Patrick Keane

Founder, Enter Projects Asia

Patrick Keane is anything but traditional, so to hear him admit he has an overtly conservative approach to living life seems curious. This could definitely use some clarifying and thankfully he can explain. “I met Frank Gehry once and to this day, I think he’s the most conservative person I’ve ever met, but such conservatism is not to be underrated,” Keane begins, in his characteristically thoughtful, articulate way. “You concentrate so hard on creative endeavours, it seems intelligent when you’re winding down to have a conservative approach to, say, what you eat for dinner. It just helps to switch the brain off.” For someone who has pretty much always worked – and will continue to work – in full-steam-ahead mode, this makes plenty of sense.

Born in Nairobi, Keane studied environmental design at the University of Western Australia before graduating with a Master’s in Architecture from Princeton University. He worked in New York for a couple of firms, namely Steven Holl Architects and Eisenman Architects, before returning to Australia, where he founded Enter Projects in 2005.

Fast forward to early 2018 and Keane moved to Phuket (where he is currently based) after securing more work in South East Asia, renaming his practice Enter Projects Asia, which now boasts a 25-strong team across two offices.

Indeed, Enter Projects Asia is widely recognised for dovetailing artisanal arts and crafts with digital fabrication. Keane and his team also build models rather than relying heavily on plans, sections and elevations, and they have developed streamlined processes in order to minimise the time it takes to deliver projects.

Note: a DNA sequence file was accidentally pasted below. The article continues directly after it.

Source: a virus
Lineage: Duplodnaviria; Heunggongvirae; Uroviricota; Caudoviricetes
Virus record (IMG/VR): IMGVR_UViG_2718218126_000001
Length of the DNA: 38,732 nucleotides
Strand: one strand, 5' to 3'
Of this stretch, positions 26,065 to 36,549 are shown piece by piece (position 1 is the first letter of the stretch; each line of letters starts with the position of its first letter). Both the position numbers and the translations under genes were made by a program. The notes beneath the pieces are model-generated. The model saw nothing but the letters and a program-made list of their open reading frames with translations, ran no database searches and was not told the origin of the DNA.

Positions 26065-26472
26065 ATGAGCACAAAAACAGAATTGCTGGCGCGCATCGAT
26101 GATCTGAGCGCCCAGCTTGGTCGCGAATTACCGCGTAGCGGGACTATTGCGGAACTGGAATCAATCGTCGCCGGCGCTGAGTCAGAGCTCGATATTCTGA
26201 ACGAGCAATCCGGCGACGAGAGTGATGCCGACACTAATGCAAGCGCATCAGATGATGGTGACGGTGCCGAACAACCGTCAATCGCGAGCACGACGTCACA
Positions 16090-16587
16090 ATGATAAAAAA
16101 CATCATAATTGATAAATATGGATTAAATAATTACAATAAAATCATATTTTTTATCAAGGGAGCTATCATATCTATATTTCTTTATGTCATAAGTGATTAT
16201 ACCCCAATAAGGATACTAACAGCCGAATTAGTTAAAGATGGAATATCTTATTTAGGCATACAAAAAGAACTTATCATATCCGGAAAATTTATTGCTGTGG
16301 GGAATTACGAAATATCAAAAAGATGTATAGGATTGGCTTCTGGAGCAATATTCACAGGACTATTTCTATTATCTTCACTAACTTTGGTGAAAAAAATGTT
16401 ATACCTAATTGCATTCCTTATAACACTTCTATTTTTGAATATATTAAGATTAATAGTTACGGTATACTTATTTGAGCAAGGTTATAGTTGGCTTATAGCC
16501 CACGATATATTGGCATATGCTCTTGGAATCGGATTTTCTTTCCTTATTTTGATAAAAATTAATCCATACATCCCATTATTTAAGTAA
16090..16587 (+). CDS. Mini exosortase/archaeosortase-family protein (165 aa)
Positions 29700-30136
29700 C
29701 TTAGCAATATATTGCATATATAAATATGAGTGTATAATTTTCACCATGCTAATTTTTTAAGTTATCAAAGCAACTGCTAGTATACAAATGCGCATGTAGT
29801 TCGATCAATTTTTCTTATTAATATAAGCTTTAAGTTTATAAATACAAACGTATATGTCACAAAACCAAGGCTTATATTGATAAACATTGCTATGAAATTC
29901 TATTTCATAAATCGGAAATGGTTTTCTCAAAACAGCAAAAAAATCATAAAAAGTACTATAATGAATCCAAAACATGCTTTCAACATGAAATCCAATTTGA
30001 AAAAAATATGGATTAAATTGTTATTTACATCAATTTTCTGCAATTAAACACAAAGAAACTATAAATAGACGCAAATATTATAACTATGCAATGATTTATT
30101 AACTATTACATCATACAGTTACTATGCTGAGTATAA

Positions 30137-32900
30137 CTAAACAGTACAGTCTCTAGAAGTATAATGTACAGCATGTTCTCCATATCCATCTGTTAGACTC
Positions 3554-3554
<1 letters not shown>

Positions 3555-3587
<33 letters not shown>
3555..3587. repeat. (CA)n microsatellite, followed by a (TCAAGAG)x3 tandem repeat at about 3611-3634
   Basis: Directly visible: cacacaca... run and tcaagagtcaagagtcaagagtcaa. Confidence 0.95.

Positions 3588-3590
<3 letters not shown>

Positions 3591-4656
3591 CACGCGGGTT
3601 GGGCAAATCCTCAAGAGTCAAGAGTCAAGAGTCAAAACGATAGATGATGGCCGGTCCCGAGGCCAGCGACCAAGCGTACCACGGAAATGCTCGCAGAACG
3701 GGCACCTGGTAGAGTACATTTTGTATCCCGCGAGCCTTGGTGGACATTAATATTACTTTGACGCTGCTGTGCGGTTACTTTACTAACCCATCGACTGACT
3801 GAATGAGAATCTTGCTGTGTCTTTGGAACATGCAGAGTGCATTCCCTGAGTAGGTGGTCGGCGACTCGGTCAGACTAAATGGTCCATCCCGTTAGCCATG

At the heart of the business is a commitment to sustainability, which Keane has long been passionate about. As he sees it, “architecture is meant to represent shelter or some sort of stability, but I think with the post-COVID era of design, we need to review that. And we especially need to review it from an environmental standpoint, in regards to levels of wastage and material excess, which is essentially what our work is a statement about.”

Perhaps the practice’s most well-known project to date is Vikasa, a yoga studio completed in 2019. Keane and his team worked with approximately 40 local craftspeople to fabricate key elements of the design, using traditional techniques sometimes handed down over more than five generations.

Another achievement is the work Enter Projects Asia is undertaking, in collaboration with Skidmore, Owings & Merrill, on the new airport in Bangalore. Keane and his team are responsible for the design of approximately 10,000-square-metres of breakout space, which will take the form of a huge internal garden dotted with a series of domes and pods. The practice is also working with some big-name brands on upcoming projects, including Delta Airlines and Banyan Tree.

Keane’s clear success is in running a grassroots sustainable company that produces outstanding projects at substantial scale, and while this may very well be his legacy, his compassion also resonates. At his core he is a designer who believes in the need for rejuvenation and regeneration and in creating better places for all people to live, work and play in.

This is an excerpt from a feature first published in INDESIGN #89. Words by Leanne Amodeo.

Portrait photography: Enter Projects Asia